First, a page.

SPSS is short term for Statistical Package for the Social Sciences. It is both a data and analysis management product, developed by IBM SPSS incorporation based in Chicago, Illinois. It uses two windows within its interface. The first one is the Program Editor while the second one is the Viewer. The Program Editor is the overall function system, that checks for statistical Annalytival data. The Viewer is where the conceived output of the analyzed statistic displays for easier manipulation. (Carver and Nash 2011, p. 12).
SPSS has unique features that enable it to turn raw data into useful information. They include plots, charts, lists, frequencies and sophisticated statistical procedures one of them being Analysis of Variance (ANOVA). The most common ones, however, are the cluster analysis, factor analysis and categorical data analysis. Where unit root testing applies, the accumulative raw data attaches into the program. The program contains rows and columns. The data integrates into the system and evaluation applies on a per unit basis. This enhances the unit root testing. Unit root testing using the program becomes much easier. On the Viewer feature, the data transform to rows and columns. Each root unit translates into charts or graphs on the left hand side of the Viewer. There is another method for unit root testing. Here, the statistics run against the data. One checks the variables, run the procedure and finally examines the results. (Weinberg and Abramowitz 2008, p. 56)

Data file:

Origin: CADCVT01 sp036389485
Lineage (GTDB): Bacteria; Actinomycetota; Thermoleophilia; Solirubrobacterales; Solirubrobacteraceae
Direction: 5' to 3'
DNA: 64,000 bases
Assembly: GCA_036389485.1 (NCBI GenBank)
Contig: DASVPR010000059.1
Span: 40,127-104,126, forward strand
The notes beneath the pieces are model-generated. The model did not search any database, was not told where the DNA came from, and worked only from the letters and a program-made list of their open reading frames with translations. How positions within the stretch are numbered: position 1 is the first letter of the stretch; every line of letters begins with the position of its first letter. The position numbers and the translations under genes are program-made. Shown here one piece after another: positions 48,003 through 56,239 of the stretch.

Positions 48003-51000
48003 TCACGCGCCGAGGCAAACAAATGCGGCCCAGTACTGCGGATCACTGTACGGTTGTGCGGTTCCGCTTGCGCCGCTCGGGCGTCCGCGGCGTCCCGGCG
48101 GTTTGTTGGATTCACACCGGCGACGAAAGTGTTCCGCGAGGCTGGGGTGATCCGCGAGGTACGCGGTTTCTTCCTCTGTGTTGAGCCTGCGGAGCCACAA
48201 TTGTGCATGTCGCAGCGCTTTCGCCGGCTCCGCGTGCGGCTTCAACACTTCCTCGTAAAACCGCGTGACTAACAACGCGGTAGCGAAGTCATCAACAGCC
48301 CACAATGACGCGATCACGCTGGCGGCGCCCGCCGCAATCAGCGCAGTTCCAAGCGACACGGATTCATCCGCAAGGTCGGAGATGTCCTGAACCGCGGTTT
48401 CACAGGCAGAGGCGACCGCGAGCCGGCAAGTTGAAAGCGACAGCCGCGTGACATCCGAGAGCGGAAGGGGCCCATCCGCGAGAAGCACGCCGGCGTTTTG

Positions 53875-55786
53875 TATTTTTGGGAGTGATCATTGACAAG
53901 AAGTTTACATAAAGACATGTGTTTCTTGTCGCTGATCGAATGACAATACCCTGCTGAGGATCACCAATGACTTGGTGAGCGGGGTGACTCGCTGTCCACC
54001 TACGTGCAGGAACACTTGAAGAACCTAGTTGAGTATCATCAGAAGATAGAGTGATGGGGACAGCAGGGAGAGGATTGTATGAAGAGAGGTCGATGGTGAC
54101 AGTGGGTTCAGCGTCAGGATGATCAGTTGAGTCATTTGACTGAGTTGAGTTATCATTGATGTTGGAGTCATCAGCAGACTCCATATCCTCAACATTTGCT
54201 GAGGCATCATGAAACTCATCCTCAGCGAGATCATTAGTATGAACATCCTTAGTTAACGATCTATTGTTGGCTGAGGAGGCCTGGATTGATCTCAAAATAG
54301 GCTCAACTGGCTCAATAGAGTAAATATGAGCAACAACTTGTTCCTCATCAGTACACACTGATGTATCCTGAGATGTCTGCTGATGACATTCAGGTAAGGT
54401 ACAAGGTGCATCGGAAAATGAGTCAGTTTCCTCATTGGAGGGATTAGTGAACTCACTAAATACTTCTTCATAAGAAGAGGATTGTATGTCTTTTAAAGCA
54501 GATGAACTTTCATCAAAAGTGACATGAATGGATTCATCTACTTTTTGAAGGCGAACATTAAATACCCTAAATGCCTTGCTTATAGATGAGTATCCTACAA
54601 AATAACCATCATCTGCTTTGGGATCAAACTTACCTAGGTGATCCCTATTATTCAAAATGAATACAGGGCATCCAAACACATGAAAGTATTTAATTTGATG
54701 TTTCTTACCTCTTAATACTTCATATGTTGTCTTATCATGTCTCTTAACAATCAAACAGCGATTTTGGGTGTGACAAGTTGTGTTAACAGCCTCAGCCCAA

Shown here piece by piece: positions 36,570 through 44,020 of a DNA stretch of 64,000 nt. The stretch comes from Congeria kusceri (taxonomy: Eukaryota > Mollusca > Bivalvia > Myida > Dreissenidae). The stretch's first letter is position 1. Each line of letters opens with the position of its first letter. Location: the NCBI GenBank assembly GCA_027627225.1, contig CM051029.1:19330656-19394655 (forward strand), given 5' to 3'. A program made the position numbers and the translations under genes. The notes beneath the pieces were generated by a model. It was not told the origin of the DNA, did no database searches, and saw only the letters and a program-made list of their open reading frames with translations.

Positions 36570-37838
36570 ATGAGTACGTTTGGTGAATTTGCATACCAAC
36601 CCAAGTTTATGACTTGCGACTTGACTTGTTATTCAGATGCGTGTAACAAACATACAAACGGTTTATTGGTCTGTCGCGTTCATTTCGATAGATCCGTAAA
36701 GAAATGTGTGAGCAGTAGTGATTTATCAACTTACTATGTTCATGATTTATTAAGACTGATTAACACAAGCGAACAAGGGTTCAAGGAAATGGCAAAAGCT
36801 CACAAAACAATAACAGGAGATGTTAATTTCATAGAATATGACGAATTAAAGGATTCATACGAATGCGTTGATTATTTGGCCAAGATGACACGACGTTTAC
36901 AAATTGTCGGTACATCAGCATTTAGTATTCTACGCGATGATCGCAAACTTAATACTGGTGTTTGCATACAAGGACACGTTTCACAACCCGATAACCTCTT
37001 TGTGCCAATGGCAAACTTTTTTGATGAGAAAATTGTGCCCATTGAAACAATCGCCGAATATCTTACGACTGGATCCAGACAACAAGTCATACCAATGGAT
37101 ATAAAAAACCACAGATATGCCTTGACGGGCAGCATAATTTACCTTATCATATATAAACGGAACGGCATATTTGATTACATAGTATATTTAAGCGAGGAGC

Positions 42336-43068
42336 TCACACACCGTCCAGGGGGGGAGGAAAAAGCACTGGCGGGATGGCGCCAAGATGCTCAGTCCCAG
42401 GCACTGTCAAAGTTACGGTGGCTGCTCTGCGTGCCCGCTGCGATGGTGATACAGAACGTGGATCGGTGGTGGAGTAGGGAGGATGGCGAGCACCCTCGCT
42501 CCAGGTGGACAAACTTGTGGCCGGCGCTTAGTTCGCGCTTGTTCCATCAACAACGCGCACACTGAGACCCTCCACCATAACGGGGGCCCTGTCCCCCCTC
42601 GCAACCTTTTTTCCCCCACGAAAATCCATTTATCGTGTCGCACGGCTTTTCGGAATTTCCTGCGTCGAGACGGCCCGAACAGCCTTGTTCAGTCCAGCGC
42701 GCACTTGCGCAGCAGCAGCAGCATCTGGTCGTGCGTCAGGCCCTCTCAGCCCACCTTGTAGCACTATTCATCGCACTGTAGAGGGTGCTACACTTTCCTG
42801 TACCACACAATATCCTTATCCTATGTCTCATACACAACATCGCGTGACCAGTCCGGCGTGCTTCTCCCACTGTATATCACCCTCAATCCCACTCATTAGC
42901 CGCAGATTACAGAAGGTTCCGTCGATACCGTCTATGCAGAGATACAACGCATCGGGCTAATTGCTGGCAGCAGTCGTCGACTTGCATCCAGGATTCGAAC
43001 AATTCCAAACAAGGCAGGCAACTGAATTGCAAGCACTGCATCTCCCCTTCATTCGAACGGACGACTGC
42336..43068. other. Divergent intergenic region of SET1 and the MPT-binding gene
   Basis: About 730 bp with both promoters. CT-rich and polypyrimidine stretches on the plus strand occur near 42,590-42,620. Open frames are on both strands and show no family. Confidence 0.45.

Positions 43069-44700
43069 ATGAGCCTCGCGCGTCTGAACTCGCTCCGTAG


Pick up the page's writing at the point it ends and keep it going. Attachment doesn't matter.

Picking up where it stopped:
SPSS has a wide use in today’s world. Data management and analysis is the core benefit of the feature. Its uses include examining school tests, graphical analysis and profit analysis in institutions. SPPS though easy to use is not widely affordable. This makes institutions, schools and companies to use other software have to check on their data. (Yafee and McGee 2000, p. 23).
CARVER, R. H., & NASH, J. G. (2011). Doing data analysis with SPSS version 18.0.
Boston, MA, Brooks/Cole Cengage Learning. Vol 4 pp.12-30
WEINBERG, S. L., & ABRAMOWITZ, S. K. (2008). Statistics using SPSS: an integrative
approach. New York, Cambridge University Press. Vol 12 pp. 56
YAFFEE, R. A., & MCGEE, M. (2000). Introduction to time series analysis and forecasting:
with applications of SAS and SPSS. San Diego, Calif. [u.a.], Acad. Press. Vol 10 pp. 23